Janko Marjanovic

Oakville cello & Piano teacher

Cello Teacher – Janko

Hon. Sp. Music Ed., Hon. B. Mus. Perf.

For over 35 years Janko has performed as a soloist in recitals, and as the principal cellist with orchestras in former Yugoslavia and Canada. Recently he performed as a soloist in a concert marking the 91st birthday of Her Worship, Mayor Hazel McCallion at the Trillium Hospital, performed as a member of the Mississauga Symphony and collaborated with his colleagues in a number of chamber music performances.

His first opportunity came as a young cellist with the Children Symphony Orchestra of Radio Belgrade. Since then, he has worked extensively with orchestras in Yugoslavia, Germany, Czechoslovakia and Canada, which made him travel and perform in Europe, Africa and North America. Janko received his education in teaching and performance at the universities of Belgrade, Prague and Skopje, where he graduated in the class of the renowned cellist Andre Navarra, himself a student of the incomparable Pablo Casals.

After moving to Canada, Janko began teaching with the public school system and currently teaches music, mathematics and science at the Woodlands School in Mississauga. There he created a string program and a String Ensemble which won the Silver Award at MusicFest Canada and the Gold Award at MusicFest Ontario.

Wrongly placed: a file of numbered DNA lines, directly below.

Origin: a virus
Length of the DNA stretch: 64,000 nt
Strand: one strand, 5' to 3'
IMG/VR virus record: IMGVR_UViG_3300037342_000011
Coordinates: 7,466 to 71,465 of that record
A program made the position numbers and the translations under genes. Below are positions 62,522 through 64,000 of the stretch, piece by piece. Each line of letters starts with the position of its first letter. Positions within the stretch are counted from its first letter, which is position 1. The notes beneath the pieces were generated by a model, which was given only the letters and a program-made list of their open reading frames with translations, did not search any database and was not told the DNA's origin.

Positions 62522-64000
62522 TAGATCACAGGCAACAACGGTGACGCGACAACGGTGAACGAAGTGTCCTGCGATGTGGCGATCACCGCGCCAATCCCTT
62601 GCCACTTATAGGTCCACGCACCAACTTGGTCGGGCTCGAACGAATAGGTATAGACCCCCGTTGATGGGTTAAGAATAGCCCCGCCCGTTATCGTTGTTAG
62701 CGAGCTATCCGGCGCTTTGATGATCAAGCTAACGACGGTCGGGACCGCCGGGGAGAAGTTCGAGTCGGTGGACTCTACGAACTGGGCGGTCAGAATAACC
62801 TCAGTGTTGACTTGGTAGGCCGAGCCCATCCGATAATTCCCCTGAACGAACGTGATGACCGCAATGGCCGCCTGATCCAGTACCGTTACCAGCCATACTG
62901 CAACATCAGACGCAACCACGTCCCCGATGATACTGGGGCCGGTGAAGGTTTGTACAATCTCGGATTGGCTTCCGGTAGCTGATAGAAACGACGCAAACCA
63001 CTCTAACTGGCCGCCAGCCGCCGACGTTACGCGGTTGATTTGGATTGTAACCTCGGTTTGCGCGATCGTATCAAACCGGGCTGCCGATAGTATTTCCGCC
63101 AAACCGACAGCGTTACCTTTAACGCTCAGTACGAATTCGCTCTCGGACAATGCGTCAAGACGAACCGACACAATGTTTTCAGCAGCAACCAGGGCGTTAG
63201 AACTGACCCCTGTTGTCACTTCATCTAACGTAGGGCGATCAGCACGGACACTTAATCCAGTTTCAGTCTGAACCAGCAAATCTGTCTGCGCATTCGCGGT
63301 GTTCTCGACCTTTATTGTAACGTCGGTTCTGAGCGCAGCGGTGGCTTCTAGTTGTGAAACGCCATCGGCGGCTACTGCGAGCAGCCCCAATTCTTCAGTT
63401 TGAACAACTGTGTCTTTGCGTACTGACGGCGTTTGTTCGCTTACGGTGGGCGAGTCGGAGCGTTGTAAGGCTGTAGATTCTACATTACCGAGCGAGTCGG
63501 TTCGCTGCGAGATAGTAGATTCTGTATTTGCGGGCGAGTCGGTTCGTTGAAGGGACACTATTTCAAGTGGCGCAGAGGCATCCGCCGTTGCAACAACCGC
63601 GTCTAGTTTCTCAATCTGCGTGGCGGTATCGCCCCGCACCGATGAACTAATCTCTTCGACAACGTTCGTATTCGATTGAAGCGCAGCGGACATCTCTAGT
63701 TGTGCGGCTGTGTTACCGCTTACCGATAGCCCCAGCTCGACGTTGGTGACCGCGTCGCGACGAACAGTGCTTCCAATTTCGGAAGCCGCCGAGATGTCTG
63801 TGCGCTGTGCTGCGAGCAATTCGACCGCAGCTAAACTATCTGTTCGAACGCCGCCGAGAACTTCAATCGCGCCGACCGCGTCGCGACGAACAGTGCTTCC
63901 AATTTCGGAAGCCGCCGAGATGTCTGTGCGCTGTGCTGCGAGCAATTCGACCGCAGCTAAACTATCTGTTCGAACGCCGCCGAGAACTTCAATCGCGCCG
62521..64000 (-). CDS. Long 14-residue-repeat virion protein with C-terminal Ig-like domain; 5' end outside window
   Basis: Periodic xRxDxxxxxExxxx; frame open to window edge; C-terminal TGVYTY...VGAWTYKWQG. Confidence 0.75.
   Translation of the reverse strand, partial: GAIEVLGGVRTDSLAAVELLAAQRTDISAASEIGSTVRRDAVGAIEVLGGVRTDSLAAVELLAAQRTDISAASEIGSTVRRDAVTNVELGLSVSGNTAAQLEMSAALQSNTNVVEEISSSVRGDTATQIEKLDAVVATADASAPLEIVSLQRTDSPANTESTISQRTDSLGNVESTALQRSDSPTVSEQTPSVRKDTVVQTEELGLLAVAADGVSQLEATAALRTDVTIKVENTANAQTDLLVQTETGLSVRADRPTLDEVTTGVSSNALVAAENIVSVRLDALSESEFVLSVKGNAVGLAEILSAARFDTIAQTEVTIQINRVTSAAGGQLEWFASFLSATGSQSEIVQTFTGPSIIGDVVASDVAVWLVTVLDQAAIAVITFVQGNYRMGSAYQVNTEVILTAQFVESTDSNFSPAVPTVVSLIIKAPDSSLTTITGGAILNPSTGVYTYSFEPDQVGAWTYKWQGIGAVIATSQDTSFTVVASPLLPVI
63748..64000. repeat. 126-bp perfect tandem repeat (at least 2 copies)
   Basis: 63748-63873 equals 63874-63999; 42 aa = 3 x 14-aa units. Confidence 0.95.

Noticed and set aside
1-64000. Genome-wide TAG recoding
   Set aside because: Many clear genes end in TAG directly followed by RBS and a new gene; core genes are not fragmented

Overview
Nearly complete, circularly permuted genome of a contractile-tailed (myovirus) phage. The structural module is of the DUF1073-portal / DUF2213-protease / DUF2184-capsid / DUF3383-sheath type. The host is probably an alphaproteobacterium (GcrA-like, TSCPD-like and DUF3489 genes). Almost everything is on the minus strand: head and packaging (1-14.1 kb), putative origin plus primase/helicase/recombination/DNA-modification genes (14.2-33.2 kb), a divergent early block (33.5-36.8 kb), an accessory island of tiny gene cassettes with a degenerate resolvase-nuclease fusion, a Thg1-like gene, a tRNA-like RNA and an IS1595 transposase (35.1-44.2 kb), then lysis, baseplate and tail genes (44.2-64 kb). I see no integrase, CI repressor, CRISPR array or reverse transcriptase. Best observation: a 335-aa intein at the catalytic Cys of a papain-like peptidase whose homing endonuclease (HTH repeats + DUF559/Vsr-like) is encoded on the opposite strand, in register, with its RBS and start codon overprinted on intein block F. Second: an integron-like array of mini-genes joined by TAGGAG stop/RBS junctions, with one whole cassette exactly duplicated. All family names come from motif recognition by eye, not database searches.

His private students also won several gold and silver medals at the Kiwanis Music Festival.
During the academic year, Janko works enthusiastically and diligently not only to inspire his students, but also to fundraise for the music program at his school.

“Teaching students to play an instrument means teaching them to like and understand music from the very first step. An individual approach is a must, since every student is unique. They are expected to make errors during a lesson. The teacher’s task is to make sure they don’t make them on stage. The teacher and parents require mutual support. This is a winning combination. Remember that while playing at home is fun, practicing at home is progress.”